With the league about to end it’s first official week locked out, there doesn’t seem to be a lot of scrambling for a solution. The players want to keep their money and the owners want it back while the agents stare down the league and the players union.
When did I walk into a Mexican standoff Quentin Tarantino style?
Hopefully the lockout doesn’t actually end like a Tarantino standoff with everyone dead, but as of now that’s not an option that is off the table. But there may be one person who can bridge the gap between the players and the owners because he was/is both. That man is none other than Michael Jordan himself.
It’s an interesting position to be in, Jordan’s is. He is a former player and probably the best to ever play the game. He re-branded the league and took over like no one had before. He re-popularized basketball and took it to a level it had never ever seen and set the stage for the TNT, ESPN and ABC coverage we have today. But as it all crumbles before the world, the man who helped build this world may be the one who can also save it.
Jordan holds the key to viewing this debacle from both sides of the isle. You have the former player in him, but you also have the owner he is now and the fact he owns one of the teams heavily concerned with the lockout. Jordan’s Charlotte Bobcats have notoriously been one of the NBA’s worst teams since it’s birth. They have had one playoff appearance and haven’t been able to draft or sign a legitimate star to take them to the next level.
With Jordan’s knowledge of being a superstar and being the owner of a struggling NBA team, he may be able to appeal to both sides equally and try and bridge the gap.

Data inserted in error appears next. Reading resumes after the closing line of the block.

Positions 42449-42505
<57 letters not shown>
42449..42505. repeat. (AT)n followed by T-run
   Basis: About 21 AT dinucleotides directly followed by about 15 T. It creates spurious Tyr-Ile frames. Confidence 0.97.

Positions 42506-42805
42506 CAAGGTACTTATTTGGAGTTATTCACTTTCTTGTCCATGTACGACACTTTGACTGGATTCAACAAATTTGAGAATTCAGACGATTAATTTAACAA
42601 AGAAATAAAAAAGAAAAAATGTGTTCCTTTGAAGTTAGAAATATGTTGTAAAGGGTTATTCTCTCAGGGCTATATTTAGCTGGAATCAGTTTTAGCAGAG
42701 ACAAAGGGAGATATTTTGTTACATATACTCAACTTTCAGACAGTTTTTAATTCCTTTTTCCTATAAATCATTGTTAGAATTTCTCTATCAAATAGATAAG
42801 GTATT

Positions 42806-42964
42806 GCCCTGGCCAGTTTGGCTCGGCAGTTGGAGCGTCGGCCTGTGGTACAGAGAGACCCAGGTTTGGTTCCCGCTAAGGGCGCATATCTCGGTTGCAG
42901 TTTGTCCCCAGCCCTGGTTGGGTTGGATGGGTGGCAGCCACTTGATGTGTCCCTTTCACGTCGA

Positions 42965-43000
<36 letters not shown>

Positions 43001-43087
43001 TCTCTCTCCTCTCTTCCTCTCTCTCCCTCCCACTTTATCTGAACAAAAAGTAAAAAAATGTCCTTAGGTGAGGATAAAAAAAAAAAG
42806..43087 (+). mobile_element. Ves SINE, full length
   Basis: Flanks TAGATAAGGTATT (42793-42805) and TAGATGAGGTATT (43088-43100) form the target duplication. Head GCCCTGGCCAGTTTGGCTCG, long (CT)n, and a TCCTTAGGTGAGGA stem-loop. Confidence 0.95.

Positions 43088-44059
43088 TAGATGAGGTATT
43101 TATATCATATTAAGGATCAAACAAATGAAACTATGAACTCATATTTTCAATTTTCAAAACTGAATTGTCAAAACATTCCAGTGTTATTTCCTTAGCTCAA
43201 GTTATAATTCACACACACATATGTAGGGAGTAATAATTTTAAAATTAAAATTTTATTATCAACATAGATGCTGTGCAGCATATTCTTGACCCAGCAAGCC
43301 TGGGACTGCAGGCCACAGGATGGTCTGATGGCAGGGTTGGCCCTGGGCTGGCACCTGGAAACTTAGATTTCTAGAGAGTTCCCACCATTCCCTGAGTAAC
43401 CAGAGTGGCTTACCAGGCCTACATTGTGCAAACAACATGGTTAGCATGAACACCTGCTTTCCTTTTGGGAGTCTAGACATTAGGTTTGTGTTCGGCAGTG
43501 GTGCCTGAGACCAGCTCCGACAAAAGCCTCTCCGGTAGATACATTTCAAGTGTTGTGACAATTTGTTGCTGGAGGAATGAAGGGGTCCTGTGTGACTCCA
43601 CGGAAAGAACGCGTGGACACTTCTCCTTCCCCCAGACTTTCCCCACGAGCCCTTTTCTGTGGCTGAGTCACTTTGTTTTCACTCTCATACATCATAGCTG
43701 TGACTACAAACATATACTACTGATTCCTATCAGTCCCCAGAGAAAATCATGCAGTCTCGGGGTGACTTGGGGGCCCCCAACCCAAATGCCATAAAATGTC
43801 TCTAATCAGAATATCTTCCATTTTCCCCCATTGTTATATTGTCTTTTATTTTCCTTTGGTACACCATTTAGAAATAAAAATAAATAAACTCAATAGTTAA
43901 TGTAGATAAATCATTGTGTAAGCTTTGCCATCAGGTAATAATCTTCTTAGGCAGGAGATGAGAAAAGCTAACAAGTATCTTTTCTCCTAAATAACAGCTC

However, some may see his attempt as selfish as he himself was once the face of the league and would now be telling players to lay off of that mantra. There is no doubt that since Jordan, the number of ‘superstars’, whether they actually are or not, has risen to an intense level.
Guys like LeBron James, Dwight Howard, Kobe Bryant and even Derrick Rose, top a list of names considered to be superstar quality. But that is exactly what got the NBA into this mess. Every owner who sees a young, talented kid wants to pay him to be the next Jordan. Look at how the fat contracts Micheal Redd, Andrei Kirlenko, Darius Miles and Eddy Curry turned out. Teams are in the red because they over pay for potential superstar talent out of fear that if they don’t pull the trigger they could miss out on the next Jordan-esque player.
This may prove to be a fatal flaw in Jordan trying to glue the two sides back together, but if there is one guy who we know is capable of amazing things it’s Jordan. Plus how much of an ego boost would it be to fix the league on the court 20 years ago and then fix it again 20 years later off the court?